within a dynamic musculoskeletal model of the leg to study the
interdependencies of the menisci and other knee tissues.
Aim 5: Distribute the validated NN models of menisci-tibio-femoral
dynamic response and contact pressure for use in any rigid body
model of the knee or leg .
This project is funded by NSF.
Achieving Retention, Recruitment and Outreach With STEP (ARROWS), with Dr. Khosrow Sohraby (PI):
The School of Computing and Engineering (SCE) is an urban computer
science and engineering school at the University of Missouri-Kansas
City. The school lies within a school district with an 86% minority
student population, is 3 miles from a district where 89% of its
graduates attend 2 or 4 year postsecondary school and is five miles
from a school district with a 70% minority student population. What
do all of these school districts have in common? Few of their
students know that within a few miles of their high school is a
professional computer science and engineering school. All of these
districts have talented students, many of whom are enrolled in
technology related coursework.
Achieving Retention, Recruitment and Outreach With STEP (ARROWS) was
conceived after meeting with curriculum specialists at four local
school districts. These meetings identified a number of common needs
across the districts and resulted in the identification of several
objectives. These goals are mutually beneficial for all parties
involved and will be effective in increasing undergraduate
recruitment and retention in undergraduate engineering and computer
science programs at SCE. ARROWS is primarily a pre-college program
that will provide students and teachers a terrific overview of the
many varied careers computer scientists and engineers can pursue and
connects their curriculum with engineering application. Along with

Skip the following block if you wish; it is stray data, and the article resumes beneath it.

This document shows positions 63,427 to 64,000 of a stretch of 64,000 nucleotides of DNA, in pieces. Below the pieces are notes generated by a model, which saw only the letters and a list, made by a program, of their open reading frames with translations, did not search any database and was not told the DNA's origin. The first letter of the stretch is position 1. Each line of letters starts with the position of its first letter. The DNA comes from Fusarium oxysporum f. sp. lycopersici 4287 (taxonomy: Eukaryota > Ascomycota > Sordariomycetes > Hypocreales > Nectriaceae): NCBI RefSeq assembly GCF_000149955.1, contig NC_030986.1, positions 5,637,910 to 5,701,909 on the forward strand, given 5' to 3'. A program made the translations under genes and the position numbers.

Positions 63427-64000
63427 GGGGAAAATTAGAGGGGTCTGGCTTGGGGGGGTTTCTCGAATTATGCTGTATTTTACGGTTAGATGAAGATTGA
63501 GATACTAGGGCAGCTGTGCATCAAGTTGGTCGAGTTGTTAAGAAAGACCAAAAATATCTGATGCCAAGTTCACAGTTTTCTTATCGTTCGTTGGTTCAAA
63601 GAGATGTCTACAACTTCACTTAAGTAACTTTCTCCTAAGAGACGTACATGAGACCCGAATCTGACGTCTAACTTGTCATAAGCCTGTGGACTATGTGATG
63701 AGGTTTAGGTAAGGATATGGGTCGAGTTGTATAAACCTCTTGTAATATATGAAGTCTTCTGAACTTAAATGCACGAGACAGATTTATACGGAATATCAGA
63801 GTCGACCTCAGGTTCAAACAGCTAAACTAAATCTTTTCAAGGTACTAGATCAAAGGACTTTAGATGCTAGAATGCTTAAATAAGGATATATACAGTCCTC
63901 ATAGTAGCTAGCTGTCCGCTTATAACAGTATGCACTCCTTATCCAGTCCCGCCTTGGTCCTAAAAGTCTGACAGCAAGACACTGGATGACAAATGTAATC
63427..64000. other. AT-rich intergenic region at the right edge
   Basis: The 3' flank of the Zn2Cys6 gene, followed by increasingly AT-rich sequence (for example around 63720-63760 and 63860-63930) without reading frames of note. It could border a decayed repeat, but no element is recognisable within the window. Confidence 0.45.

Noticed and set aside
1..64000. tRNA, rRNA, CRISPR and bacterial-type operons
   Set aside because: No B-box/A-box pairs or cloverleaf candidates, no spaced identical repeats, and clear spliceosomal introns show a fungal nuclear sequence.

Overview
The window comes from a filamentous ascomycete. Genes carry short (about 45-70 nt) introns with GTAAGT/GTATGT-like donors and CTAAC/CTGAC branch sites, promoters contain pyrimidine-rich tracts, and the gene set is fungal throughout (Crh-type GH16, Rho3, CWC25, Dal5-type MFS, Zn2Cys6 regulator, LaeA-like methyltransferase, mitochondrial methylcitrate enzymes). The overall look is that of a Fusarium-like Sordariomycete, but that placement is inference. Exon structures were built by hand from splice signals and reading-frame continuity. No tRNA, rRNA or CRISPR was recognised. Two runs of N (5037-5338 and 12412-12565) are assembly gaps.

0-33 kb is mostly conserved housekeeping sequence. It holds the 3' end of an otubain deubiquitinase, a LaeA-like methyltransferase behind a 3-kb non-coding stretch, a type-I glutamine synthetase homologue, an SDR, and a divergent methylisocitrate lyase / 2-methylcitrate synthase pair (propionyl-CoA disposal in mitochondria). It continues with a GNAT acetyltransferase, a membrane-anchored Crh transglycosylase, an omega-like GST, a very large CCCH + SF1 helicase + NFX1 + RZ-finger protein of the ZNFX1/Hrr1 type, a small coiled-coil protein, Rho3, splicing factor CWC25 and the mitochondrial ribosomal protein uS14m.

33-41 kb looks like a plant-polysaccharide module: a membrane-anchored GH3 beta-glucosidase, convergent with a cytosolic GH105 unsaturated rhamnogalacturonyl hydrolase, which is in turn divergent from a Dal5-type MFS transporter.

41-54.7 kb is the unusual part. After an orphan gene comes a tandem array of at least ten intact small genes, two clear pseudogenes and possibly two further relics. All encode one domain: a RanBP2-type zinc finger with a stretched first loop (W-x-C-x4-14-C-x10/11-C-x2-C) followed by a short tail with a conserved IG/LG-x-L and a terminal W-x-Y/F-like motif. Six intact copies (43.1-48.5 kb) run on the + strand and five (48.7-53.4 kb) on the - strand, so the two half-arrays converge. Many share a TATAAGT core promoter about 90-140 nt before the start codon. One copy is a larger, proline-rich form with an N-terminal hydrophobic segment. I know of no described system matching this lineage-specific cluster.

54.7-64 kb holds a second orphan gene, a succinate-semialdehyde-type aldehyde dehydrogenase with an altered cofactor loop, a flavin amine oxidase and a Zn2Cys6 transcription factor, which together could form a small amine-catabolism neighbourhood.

School of Education co-investigators Drs. Arthur Odom and Donna
Russell, participating SCE faculty: Drs. Reza Derakhshani, Trent
Guess, Ganesh Thiagarajan, and Prem Uppuluri, have developed
integrated laboratory modules for use in this program.
This project is funded by NSF.
Brain Computer Interfacing and EEG
We are analyzing the performance of Time Delay Neural Networks
(TDNN) and Hidden Markov Models (HMM) for Electroencephalogram (EEG)
signal classification. The specific focus of this study is
Brain-Computer Interfacing (BCI), where near-real time detection of
underlying mental tasks during a multichannel EEG recording is
desired. We have found that HMM and TDNN to be better than the
rigid, one-size-fits-all methods of the more traditional EEG signal
classifiers. In a comparative study of our classifiers with the
reported best results on the BCI 2003 EEG benchmark dataset, our
HMM-based classifier surpassed the best reported results on dataset
Our other research efforts and interests include:
-Noninvasive liveness detection for biometrics
-Detection of affective-cognitive states from EEG and eye dynamics for computer emotional intelligence, biometrics, and deception detection
-Time series modeling for market prediction
-Theory of machine learning and hybrid intelligent systems